The Nets are having growing pains. They are trying to build chemistry with a revamped roster while also trying to find the right lineups that make their players most effective.
In spite of this, the Nets 5 core players are still expected to produce. Joe Johnson and Brook Lopez have done their part through 6 games, and Paul Pierce has done so as well to a certain extent. Deron Williams is still working his way back from an ankle injury that made him miss all but one preseason game.
Then there is Kevin Garnett, who has been underwhelming to say the least.
Garnett was supposed to anchor a Nets defense that was a little more than average last season, allowing an average of 95 points per game, but allowing their opponents to shoot 46% from the floor, near the bottom of the league.
Through 6 games, KG has not been the defensive enforcer Billy King brought him to be. The Nets' opponents are scoring more 100 points per game even though they are shooting a bit less than last year's number, 44%.
Do all the Nets defensive woes fall on KG? No. But, his defense is renowned by many, and it has been suspect this far.
Last night, for example, KG had some trouble defending David West. Sure, West is a fine power forward that can play both in the paint and from the foul line extended, but KG should be able to contain him, or at least slow him. One play in the third quarter saw Roy Hibbert screen Garnett which opened up West for an elbow jumper. Garnett, a fundamentally sound defender, tried to fight through the 7'2" Hibbert. That led to him bumping Brook Lopez as well. By the time he closed out on West, the ball was in the air.
Two minutes later, Paul George drove along the baseline. Lopez was the closest help defender, so he slid down to stop George's pursuit to the hoop. Garnett came to supply even more renforcement. This was unnecessary because George already picked up his dribble and it led to an open West foul line jumper.
These are just two small examples of Garnett's defensive issues this season. He has not closed out fully and has been a mediocre rebounder. Garnett is averaging 6 rebounds a game, but when one watches the film, one see's that when there has been contact with his opponent, he hasn't won many battles. SportVU data shows only 1.8 of Garnett's rebounds count has been contested (where an opponent is within 3.5 feet of the rebound).
Defense has been a huge thing for Garnett because that is where he was supposed to make his biggest impact and he hasn't lived up to his calling. His offense has been worse.
KG is averaging six points per game and has yet to break double digits in a game. He is shooting 32% from the field and that could be due to his shot selection. Only 22% of his shots have come inside the restricted area, but when he does shoot in there, he is shooting 3-of-12. He simply needs more shots in the restricted area. The more he takes that close, the more likely they are to fall.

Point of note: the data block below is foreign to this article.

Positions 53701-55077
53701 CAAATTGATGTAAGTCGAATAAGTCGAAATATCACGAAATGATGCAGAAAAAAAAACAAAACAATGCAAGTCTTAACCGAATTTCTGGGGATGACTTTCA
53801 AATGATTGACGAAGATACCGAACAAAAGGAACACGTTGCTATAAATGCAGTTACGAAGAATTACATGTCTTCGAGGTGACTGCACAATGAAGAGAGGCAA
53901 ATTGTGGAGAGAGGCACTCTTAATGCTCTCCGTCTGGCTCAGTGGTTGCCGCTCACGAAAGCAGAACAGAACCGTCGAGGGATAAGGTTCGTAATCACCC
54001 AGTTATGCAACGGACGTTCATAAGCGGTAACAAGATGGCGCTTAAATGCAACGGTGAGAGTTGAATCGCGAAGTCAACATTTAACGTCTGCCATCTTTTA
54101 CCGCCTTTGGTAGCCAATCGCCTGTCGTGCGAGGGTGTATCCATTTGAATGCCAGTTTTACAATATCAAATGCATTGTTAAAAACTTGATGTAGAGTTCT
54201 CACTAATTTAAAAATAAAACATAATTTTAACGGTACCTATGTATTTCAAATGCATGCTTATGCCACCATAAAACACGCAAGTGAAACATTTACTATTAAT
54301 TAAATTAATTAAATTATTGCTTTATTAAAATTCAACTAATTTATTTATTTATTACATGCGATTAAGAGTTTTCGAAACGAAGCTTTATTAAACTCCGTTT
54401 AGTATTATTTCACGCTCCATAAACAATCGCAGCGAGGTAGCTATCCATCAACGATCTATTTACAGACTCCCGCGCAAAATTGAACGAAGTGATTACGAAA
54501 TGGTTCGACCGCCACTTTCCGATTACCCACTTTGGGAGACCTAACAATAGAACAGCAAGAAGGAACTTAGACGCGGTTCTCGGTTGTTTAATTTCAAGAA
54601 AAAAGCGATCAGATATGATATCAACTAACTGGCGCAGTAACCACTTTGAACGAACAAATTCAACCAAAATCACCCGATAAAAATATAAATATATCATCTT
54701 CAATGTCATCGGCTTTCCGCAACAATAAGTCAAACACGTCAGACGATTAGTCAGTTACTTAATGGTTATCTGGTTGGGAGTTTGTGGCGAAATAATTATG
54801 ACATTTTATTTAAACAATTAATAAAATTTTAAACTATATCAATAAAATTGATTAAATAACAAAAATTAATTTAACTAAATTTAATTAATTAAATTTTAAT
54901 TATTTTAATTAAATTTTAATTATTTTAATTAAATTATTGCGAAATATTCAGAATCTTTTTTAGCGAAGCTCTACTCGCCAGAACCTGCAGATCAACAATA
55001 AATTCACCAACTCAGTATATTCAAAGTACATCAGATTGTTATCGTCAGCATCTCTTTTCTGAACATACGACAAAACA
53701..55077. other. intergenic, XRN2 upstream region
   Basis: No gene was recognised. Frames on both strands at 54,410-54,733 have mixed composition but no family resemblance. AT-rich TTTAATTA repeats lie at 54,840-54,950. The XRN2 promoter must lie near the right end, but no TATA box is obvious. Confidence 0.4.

Yes, Garnett is a fine perimeter shooter, just inside the 3-point line, but this season he has taken too many shots out there. More than 50% of his shots have been taken from the foul line extended to the short corner, and he has hit on under 40% of those attempts.
Will those mid-range shots eventually fall? Yes, but Garnett shouldn't find himself out there that often. It's a bad habit for him to take those shots. He is better off taking more shots in the paint. There's been a lot more KG settling for jumpers rather than calling for the ball in the post. Friday night in Washington, of Garnett's 11 shots, he took, eight of them came from the top of the key. Only two of those 11 shots came from inside the restricted area.
Garnett is a rare breed of a power forward, standing 7' tall. Certainly one of the tallest power forwards in the league, so why hasn't he been taking advantage of his size and work his way down for a more efficient shot? That is unknown. It's plausible that Garnett doesn't want to get in the way of Brook Lopez. Lopez is even bigger than Garnett and is a volume scorer. The paint may just be too small for the two big men, but Jason Kidd should find a way to get Garnett more looks inside the paint for him to find his scoring touch once again. Once Garnett gets his post game going, it will become easier for him to hit his 17-foot jumpers. Those jumpers will be stand-still jumpers, rather than 2 dribble, turnaround jumpers, which has been a frequent shot for KG this season.
KG's days of being a go-to scorer are over. These past six games haven't made it easy for anyone that supports that statement, but this is not the KG that will be around for at least the next 76 games. Garnett is a motivated player and a perfectionist. How does he deal with his poor shot selection and his lackadaisical defense, and correct it?
Six Things We've Seen From The Brooklyn Nets, Part I: The Struggles of Kevin Garnett » - Devin Kharpertian - The Brooklyn Game